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Talking Wild Turkey

The continent's largest birds disappeared from New York for a century. Here are 10 reasons to be glad they came back.

by Reed Sparling
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Currently flocking in valley cornfields, wild turkeys lead extraordinary lives. We’ve assembled some fun facts about the habits and history of one of North America’s largest birds — including the amazing comeback they’ve made in New York State. 

A wild turkey tom walks a trail. (Photo: Brett Weinstein / Flickr CC)

Fossils of wild turkeys found in the U.S. date back more than five million years. This means they may predate the earliest human inhabitants. Indigenous peoples hunted and trapped the birds, and started domesticating them as early as 1200 A.D. In addition to relying on wild turkeys for food, Native Americans used their bones to craft tools and ritual objects.

Their name comes from the country. Turkey was a destination on the route taken to ship the birds from the New World to European markets starting in the 1500s. When Europeans arrived in America, they brought wild birds, now domesticated, back with them.

It’s a myth that Benjamin Franklin lobbied for the wild turkey to be America’s national symbol. However, there’s no doubt he thought they stacked up favorably to the bald eagle. The turkey, Franklin wrote, is “a much more respectable Bird, and…though a little vain & silly, a Bird of Courage.”

American wild turkeys in autumn. (Photo: National Park Service)

They have 28 distinctive calls. Along with the characteristic gobble, these sounds include puffs, clucks, and whines. One vocalization allows hens to communicate with unborn offspring. Presumably, this helps her synchronize the eggs’ hatching.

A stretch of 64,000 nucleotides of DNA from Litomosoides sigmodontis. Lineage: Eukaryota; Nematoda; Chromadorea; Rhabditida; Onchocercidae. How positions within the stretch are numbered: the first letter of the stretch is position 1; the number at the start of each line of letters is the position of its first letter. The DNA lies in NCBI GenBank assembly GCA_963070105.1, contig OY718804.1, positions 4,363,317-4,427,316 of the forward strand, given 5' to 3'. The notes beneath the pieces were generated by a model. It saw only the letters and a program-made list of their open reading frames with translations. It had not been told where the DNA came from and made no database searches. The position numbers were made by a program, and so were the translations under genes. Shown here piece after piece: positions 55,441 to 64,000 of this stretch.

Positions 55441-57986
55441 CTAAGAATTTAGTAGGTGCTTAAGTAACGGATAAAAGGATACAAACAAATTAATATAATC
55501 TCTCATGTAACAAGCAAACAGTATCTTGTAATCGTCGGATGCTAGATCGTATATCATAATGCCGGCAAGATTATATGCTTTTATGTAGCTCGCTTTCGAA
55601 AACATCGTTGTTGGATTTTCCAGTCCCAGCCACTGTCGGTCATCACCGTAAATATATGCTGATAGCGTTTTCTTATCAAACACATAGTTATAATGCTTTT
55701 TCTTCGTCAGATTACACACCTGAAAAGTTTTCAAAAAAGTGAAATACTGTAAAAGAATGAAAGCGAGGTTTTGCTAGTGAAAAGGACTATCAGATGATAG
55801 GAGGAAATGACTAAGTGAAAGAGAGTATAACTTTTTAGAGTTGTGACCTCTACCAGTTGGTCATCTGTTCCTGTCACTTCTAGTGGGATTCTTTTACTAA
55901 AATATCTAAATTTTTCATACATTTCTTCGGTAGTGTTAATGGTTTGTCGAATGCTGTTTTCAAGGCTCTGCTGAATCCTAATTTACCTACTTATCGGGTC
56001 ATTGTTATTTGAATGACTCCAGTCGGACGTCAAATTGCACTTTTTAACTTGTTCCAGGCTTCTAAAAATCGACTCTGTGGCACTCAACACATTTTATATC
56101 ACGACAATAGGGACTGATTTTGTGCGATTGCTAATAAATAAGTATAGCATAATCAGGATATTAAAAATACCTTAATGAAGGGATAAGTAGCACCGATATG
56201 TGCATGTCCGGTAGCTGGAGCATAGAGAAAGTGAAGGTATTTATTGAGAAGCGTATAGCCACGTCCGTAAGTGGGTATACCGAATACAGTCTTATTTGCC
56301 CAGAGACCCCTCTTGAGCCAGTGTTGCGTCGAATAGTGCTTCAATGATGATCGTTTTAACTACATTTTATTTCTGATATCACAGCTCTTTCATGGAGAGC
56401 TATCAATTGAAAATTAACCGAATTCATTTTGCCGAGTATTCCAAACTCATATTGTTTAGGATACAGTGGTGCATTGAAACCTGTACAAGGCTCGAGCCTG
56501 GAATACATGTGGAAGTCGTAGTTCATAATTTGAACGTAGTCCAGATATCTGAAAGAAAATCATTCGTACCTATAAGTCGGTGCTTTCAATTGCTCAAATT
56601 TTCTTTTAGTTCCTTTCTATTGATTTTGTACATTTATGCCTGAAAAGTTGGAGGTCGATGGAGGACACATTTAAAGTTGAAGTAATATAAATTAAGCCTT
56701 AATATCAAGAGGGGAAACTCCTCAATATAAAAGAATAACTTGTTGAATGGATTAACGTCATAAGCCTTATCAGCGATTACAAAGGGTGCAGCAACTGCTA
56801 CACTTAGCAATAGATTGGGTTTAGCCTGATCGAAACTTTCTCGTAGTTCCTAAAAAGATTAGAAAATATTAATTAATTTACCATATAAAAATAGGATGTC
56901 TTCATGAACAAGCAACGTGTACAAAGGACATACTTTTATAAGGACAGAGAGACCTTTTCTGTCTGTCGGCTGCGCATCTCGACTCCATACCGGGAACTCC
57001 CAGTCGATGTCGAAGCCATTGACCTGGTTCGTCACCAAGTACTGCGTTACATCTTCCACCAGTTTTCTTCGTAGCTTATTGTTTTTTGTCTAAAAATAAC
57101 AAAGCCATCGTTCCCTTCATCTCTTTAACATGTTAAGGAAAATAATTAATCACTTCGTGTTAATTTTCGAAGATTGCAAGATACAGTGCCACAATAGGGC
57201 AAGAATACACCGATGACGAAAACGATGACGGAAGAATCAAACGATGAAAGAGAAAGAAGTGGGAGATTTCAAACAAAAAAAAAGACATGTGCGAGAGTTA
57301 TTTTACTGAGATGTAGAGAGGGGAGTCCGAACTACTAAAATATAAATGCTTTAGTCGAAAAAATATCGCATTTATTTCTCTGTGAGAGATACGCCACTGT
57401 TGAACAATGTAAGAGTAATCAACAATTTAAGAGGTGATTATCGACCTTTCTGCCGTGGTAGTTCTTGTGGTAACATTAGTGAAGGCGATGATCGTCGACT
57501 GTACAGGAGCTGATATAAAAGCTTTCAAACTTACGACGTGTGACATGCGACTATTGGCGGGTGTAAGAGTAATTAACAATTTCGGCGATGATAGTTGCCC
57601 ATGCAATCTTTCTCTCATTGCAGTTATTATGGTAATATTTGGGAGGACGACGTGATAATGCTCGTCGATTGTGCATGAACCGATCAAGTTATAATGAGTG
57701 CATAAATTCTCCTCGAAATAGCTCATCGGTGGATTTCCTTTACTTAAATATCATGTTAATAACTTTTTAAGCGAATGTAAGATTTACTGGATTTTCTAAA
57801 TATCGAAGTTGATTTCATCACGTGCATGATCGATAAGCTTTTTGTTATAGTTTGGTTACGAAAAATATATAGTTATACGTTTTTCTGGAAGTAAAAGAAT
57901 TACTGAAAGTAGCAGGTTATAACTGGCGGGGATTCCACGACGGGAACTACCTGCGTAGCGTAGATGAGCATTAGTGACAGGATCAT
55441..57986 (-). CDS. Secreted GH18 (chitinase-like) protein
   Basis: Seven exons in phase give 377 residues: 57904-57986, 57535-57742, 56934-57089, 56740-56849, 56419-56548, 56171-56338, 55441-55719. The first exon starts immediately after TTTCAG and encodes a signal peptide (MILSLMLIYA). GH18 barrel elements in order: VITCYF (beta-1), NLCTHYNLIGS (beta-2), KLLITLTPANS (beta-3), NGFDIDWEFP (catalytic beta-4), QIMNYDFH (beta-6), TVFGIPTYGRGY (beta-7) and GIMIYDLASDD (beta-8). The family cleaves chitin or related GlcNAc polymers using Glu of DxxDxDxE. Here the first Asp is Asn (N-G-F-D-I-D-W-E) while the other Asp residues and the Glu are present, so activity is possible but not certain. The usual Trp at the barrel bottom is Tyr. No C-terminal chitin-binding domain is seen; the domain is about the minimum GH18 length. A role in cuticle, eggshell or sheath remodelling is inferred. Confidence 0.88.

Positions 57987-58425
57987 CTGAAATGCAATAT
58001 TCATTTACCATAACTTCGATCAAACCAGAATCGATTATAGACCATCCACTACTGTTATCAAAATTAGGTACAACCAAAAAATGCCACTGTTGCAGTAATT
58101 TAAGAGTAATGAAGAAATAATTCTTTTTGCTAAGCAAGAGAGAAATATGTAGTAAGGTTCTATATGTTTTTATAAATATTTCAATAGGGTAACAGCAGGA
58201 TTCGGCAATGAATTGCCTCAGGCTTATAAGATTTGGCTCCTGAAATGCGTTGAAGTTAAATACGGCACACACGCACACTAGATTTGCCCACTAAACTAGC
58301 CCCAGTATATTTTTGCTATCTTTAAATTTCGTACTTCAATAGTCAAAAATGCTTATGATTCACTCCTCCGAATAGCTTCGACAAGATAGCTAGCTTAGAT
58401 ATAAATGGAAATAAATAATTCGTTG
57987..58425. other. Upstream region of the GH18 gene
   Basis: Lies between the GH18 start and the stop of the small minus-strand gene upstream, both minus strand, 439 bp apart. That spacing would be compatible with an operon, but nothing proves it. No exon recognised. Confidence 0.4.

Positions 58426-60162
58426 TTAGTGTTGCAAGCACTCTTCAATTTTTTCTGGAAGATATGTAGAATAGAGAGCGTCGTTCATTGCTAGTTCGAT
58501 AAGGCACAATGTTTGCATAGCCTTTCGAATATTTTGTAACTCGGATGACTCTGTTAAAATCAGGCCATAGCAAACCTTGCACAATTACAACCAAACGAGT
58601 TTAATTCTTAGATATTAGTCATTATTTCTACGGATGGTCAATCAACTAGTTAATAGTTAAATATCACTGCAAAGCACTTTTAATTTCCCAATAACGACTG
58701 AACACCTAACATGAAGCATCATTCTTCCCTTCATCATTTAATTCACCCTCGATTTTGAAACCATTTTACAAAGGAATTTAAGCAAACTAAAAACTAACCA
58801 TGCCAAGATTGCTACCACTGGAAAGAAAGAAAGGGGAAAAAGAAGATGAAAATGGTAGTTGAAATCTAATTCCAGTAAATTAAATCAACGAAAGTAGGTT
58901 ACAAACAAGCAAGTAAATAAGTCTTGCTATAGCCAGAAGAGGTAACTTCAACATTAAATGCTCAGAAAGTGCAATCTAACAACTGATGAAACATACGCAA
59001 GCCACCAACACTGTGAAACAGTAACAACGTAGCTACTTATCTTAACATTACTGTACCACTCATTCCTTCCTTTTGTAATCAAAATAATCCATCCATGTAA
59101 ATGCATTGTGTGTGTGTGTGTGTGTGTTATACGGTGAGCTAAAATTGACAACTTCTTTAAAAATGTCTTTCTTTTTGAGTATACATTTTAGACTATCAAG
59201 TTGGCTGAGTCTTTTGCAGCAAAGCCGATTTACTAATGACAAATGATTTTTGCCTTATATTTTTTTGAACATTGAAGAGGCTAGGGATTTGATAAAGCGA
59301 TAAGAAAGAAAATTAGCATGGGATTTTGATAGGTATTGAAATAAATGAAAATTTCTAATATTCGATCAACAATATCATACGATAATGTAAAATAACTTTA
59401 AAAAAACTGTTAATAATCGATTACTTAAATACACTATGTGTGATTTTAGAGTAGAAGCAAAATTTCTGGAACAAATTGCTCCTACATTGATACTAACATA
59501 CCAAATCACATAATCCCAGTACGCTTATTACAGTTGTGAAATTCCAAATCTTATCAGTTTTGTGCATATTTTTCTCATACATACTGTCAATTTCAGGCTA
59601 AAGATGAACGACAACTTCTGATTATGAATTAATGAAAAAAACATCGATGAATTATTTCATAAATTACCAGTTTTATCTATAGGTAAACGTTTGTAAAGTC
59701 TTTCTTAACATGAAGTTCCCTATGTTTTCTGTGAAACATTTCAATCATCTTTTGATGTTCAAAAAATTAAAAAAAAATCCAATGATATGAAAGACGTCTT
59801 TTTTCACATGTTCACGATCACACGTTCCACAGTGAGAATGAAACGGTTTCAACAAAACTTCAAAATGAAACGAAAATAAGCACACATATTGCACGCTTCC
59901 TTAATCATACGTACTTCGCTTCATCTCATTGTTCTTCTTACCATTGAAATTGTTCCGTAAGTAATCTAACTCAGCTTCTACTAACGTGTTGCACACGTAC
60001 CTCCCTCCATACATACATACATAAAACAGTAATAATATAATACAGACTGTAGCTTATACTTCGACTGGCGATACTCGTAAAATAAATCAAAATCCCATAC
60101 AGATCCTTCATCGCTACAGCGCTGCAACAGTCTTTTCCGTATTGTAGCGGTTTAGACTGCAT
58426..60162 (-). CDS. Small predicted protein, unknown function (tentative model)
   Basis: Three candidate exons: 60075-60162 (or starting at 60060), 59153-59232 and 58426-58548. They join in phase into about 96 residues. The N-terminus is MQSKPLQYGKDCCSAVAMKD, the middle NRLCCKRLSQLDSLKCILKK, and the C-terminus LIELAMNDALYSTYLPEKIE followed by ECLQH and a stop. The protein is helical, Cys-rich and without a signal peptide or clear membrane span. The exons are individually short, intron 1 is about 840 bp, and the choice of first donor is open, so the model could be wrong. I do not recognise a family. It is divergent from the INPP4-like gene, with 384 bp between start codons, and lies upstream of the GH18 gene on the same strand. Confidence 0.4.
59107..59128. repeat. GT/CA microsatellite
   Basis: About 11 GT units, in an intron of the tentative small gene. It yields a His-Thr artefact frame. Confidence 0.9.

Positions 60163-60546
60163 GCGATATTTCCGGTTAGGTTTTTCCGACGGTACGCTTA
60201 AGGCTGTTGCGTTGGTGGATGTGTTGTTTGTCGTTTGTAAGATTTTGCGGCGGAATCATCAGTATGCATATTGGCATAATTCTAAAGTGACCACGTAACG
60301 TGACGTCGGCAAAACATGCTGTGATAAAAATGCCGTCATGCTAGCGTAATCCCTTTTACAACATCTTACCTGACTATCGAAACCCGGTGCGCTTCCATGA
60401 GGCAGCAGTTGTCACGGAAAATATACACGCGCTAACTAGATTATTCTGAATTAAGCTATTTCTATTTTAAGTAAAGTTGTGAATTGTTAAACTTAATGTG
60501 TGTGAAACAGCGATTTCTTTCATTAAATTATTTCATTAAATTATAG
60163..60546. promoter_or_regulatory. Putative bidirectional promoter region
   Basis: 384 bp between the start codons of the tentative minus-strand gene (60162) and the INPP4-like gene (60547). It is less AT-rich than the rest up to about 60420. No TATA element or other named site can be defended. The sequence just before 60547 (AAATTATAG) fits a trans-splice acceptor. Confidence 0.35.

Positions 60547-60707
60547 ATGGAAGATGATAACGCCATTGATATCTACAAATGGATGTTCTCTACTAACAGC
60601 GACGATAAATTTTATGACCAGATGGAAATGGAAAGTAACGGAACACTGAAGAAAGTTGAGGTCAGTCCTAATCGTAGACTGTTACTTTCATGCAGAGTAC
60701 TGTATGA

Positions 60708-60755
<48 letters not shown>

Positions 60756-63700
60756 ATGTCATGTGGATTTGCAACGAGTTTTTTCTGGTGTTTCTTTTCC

Turkey parenting is a hen-only affair. It lasts just a few days after hatching, until the young (poults) are able to forage for themselves. Poults are particularly vulnerable to predators for the first two to three weeks, until they learn to fly and can roost in trees with adults.

Wild turkeys have a “pecking order.” In their flocks, whose populations can surpass 200, male turkeys (known as toms) use their beaks to jab “inferior” birds. That’s just one way they impress females (hens) during the April-June breeding season. Toms also fan out their colorful tail feathers and strut around. Their goal is to breed with as many hens as possible.

Wild turkeys flock in the frost at Storm King Art Center. (Photo: Amy Brown / Scenic Hudson)

Their diet, which changes seasonally, includes more than 600 species of plants, nuts, and insects. In winter, they can scratch through half a foot of snow to secure food, although they’re capable of going two weeks without eating.

Toms sport one or more “beards.” Comprised of modified feathers, they hang down from the birds’ breasts and can grow up to 15 inches long. Biologists haven’t determined a purpose for the beards. Toms also have sharp spurs on the back of their legs. They grow longer as they age, another way of dominating younger birds. 

Turkeys can book it. When the need arises, they’re capable of flying 60 mph and running 12 mph to escape predators such as coyotes, foxes, and great horned owls. Turkeys also can swim and have outstanding vision: They see in color and three times more clearly than humans’ 20/20. 

A wild turkey tom spotted in Westchester County. (Photo: Joe DeMarte)

For a century they vanished from New York. Loss of habitat to farming led to the total disappearance of wild turkey from the state in the mid-1840s. They didn’t return until 1948, when some birds from Pennsylvania migrated northward. A decade later, wildlife specialists settled 1,400 wild turkeys around the state. Today, the population numbers around 180,000. 

Reed Sparling is a staff writer and historian at Scenic Hudson. He is the former editor of Hudson Valley Magazine, and currently co-edits the Hudson River Valley Review, a scholarly journal published by the Hudson River Valley Institute at Marist College.
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